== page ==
Cybersecurity; Beyond the Emerging Truisms

Cybersecurity; Beyond the Emerging Truisms

Written by Robin King, Photo by Blue Coat Photos 

So how on earth did this happen? I find myself writing this piece, by virtue of, what seems to be, a reputation founded on experience and knowledge gained over 20 years in an industry sector which has now certainly ‘come of age’. This thorny problem, relevant across the globe and in which I find myself in the mix of, is that of ‘Cybersecurity’.

Emerging through the changes, that saw the scope of the Information Security challenge increase, many will be aware of the reality that our presence in Cyberspace is not without danger. 

Nations fear it as their next battlefield and organisations see their risk profile increase, as their place in complex supply chains, as both suppliers and customers, become inextricably linked and difficult to quantify and manage. Breaches of trust, privacy, and security all now teeter on the cusp of new financial penalties, which can dramatically affect a company’s profitability and sustainability. And, of course, the rest of us, in our roles as citizens, employees, voters, shareholders, parents, children and anything in between, are seeing new risks gradually emerge, by virtue of the news we see and the guidance we are offered. 

It is very easy to paint a bleak and dystopian view of a world that has, too rapidly, embraced technology, without truly affording the adequate protection required for managing the risk associated with it. 

So why have some fared better than others in their resilience to an attack?

Firstly the approach taken by defence and security organisations, considers risk in a very specific way. At the extreme end, the war-fighters rely very heavily on the critical systems that enable them to ‘reach’ their targets and are considered indispensable. As such, their risk profile is based on them not being compromised to the extent they are rendered useless and irrecoverable. There is almost no other option, as without them they are left vulnerable or incapable and the battle may typically be lost as a consequence. As a result, and as you would expect, stringent standards are set as to what level of protection is required, in relation to the specific risks that are faced. In the UK, this standard is set under the guidance of GCHQ (Government Communications Headquarters).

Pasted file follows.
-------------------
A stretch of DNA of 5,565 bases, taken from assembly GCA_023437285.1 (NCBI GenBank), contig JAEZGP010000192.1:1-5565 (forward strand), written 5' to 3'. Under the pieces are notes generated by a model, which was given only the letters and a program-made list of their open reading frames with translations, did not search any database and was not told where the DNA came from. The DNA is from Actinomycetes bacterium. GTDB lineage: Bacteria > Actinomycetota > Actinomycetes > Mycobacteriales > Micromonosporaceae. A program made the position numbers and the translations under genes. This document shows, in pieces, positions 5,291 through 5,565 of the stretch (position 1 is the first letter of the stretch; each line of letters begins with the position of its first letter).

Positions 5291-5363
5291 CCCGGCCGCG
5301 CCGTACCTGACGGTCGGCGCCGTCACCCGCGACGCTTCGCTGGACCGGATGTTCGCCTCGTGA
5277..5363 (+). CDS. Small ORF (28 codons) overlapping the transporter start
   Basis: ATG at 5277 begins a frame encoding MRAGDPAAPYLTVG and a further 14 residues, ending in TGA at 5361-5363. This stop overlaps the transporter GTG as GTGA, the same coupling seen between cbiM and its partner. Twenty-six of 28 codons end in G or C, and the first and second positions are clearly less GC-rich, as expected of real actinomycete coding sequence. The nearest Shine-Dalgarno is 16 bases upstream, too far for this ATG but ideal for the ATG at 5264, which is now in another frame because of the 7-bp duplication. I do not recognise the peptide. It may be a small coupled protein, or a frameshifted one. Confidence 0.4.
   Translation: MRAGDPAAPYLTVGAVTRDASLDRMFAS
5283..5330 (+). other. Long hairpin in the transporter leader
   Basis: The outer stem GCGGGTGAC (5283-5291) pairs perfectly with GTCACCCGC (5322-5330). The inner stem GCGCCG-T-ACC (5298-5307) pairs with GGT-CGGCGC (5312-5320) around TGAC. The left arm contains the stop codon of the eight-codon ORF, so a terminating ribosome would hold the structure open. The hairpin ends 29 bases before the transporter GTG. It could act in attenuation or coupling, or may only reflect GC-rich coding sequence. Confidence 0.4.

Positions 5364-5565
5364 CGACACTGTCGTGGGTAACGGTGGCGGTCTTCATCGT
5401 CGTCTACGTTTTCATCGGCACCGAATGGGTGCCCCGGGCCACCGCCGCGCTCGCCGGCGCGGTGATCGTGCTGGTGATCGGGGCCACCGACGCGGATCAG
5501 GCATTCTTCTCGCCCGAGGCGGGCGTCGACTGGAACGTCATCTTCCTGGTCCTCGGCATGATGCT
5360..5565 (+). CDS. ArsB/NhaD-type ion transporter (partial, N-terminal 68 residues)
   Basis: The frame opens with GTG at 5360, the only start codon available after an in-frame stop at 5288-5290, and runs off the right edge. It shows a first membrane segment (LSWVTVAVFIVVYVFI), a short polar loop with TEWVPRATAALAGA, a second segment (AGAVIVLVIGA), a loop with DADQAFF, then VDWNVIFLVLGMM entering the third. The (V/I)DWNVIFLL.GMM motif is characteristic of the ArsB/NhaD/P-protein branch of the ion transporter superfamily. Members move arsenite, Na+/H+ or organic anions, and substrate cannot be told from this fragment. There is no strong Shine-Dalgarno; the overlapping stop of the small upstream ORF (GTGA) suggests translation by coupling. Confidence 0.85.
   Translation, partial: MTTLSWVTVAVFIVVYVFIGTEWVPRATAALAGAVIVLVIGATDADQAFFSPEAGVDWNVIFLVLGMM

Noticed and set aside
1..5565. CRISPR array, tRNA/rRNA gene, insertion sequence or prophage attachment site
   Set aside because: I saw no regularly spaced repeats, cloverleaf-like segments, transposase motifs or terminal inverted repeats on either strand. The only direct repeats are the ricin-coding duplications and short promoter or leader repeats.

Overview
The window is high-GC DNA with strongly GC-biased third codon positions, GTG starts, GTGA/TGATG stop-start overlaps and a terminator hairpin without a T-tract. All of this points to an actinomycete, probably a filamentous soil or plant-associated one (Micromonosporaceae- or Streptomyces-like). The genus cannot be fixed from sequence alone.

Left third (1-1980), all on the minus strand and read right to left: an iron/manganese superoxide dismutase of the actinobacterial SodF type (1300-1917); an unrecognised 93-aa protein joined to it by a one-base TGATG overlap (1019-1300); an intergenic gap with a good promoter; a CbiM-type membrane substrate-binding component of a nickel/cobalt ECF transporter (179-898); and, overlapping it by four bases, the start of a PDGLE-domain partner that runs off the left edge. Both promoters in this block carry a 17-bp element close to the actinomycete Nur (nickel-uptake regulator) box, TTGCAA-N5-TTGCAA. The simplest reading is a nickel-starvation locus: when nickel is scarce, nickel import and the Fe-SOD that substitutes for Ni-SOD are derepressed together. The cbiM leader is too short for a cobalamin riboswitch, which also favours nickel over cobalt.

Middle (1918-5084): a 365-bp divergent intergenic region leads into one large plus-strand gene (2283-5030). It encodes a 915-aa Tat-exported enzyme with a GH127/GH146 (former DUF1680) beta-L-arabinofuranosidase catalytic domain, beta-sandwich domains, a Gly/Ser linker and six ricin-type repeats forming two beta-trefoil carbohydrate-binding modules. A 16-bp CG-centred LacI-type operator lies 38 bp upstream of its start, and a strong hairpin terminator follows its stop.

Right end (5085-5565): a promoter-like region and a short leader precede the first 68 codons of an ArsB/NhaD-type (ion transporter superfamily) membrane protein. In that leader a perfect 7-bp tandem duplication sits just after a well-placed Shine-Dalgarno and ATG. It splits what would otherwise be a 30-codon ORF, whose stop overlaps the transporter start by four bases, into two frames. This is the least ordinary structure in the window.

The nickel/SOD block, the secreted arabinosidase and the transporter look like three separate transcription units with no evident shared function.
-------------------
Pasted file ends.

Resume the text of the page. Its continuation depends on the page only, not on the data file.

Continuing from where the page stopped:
If we now consider a comparable situation for businesses; when a ‘critical’ system is compromised, there may be a disruption affecting productivity or some data is lost, but we rarely see that business fail. It may be damaged, to the extent that it may lose shareholder confidence or stock value, but in many large recent examples, of which there are plenty, quite often their response actually builds confidence and the business is able to continue in a patched-up state to ‘fight another day’. Clearly here the battle is not lost. 

So perhaps the commercial systems are indeed ‘recoverable’ and the need to be able to survive an attack is somehow not worth investing in? But for how long can this continue to be the case?

What these contrasting perspectives highlight, is the reason why the cybersecurity approach taken by the defence and security community, has been very different to that taken by many commercial organisations who are now carrying significant and ill-managed risk. 

To simplify the ‘defence-grade’ approach, think about ship design. This is traditionally based on compartments and bulkheads; critical in the design, to ensure that failure, at one point, does not compromise the integrity of the whole thing. If one compartment is compromised, this can be contained and managed without breaching further, meaning there is a good chance of survival. This approach now, reassuringly, forms the cybersecurity guidance being encouraged for those businesses responsible for the provision of our critical national infrastructure; energy, water, transportation, communications, food production, finance and key manufacturing sectors. However, I do fear there is some way to go here, as the cost of change and the necessary transformation is high.